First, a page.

The U.S. election ecosystem is large and decentralized. Elections in the United States are administered by more than 8,000 local officials implementing federal and state laws, and Americans have a lot of options for how they register and how they vote.
Isolated issues are expected in any large election, but they reflect only a small portion of the tens of thousands of total voting locations.
Election officials are prepared for administrative challenges.
Administrative challenges like technological glitches and ballot printing errors are not new. That’s why election officials test their technology repeatedly before voting begins, prepare backup plans in the event something goes wrong, and audit the election to verify the count is accurate after the fact.
It’s important to remember that single incidents faced by a small number of election jurisdictions make up only a small portion of the thousands of jurisdictions around the country.
Any operation this large can be expected to run into a handful of problems. However, election officials have been hard at work in the runup to the election preparing for any problems that might arise. Specific incidents are typically identified quickly and resolved, and they do not indicate a widespread problem with the election ecosystem.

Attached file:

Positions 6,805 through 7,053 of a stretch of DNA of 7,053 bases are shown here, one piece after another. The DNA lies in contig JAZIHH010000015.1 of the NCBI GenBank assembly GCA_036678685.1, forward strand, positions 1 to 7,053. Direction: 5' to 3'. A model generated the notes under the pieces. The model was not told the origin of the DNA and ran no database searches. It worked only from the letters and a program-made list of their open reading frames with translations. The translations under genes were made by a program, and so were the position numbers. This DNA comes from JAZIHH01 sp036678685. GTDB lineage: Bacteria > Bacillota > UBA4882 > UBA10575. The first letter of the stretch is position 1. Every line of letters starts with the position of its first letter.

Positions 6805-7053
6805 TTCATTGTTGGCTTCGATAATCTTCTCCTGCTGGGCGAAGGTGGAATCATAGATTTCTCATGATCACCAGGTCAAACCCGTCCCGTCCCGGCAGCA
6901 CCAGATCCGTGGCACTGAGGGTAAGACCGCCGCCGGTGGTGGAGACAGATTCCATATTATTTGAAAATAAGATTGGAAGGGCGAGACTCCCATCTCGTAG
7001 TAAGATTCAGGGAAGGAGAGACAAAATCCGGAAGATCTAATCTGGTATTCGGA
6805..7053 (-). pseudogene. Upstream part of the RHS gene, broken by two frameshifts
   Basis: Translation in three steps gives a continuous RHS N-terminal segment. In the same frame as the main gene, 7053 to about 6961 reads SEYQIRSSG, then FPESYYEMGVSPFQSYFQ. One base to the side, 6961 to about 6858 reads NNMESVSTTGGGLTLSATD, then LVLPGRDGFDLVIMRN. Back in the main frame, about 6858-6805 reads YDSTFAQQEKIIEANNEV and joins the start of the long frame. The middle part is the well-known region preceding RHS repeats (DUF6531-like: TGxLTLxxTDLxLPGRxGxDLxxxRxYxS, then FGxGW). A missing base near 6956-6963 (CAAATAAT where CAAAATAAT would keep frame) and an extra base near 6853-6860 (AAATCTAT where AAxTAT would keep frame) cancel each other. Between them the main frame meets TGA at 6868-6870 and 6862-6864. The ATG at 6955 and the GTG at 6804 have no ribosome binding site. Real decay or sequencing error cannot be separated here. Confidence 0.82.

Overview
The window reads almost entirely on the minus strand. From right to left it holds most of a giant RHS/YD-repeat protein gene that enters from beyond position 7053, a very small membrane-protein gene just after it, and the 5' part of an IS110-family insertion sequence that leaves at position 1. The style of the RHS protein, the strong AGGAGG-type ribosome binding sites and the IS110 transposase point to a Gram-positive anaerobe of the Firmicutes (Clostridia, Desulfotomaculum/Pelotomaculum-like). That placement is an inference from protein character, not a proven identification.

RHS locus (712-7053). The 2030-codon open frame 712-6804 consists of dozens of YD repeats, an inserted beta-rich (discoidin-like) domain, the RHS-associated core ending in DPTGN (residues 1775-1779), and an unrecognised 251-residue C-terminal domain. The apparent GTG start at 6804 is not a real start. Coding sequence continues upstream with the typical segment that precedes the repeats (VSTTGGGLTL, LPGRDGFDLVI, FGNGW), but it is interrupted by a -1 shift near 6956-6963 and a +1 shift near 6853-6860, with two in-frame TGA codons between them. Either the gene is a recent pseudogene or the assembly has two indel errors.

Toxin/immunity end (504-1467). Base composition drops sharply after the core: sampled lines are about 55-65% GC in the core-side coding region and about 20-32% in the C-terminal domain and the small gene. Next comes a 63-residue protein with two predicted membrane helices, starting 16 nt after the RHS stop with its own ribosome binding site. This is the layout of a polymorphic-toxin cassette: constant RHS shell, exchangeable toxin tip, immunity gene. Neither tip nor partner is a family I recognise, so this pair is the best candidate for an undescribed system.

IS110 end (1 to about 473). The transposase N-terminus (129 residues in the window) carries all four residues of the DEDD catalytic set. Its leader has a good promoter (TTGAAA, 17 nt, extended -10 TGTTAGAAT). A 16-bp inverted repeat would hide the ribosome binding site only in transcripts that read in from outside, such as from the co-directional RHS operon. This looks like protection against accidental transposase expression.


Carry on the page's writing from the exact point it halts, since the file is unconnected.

Isolated incidents don’t mean it is unsafe to vote.
You should view reports of violence or disruption at any one individual polling place in context. The U.S. voting process is decentralized, which means that local and state officials are responsible for their own polling places. A problem in one state is not likely to affect another state’s polling places.
There were at least 178,000 individual polling places on Election Day and at least 8,500 early in-person voting sites across the United States during the 2016 presidential election.
While media reports and social media posts tend to highlight the most extreme issues that arise during voting, voters must remain vigilant and should not assume similar problems everywhere. If you have questions about your Election Day polling place, reach out to your local election official.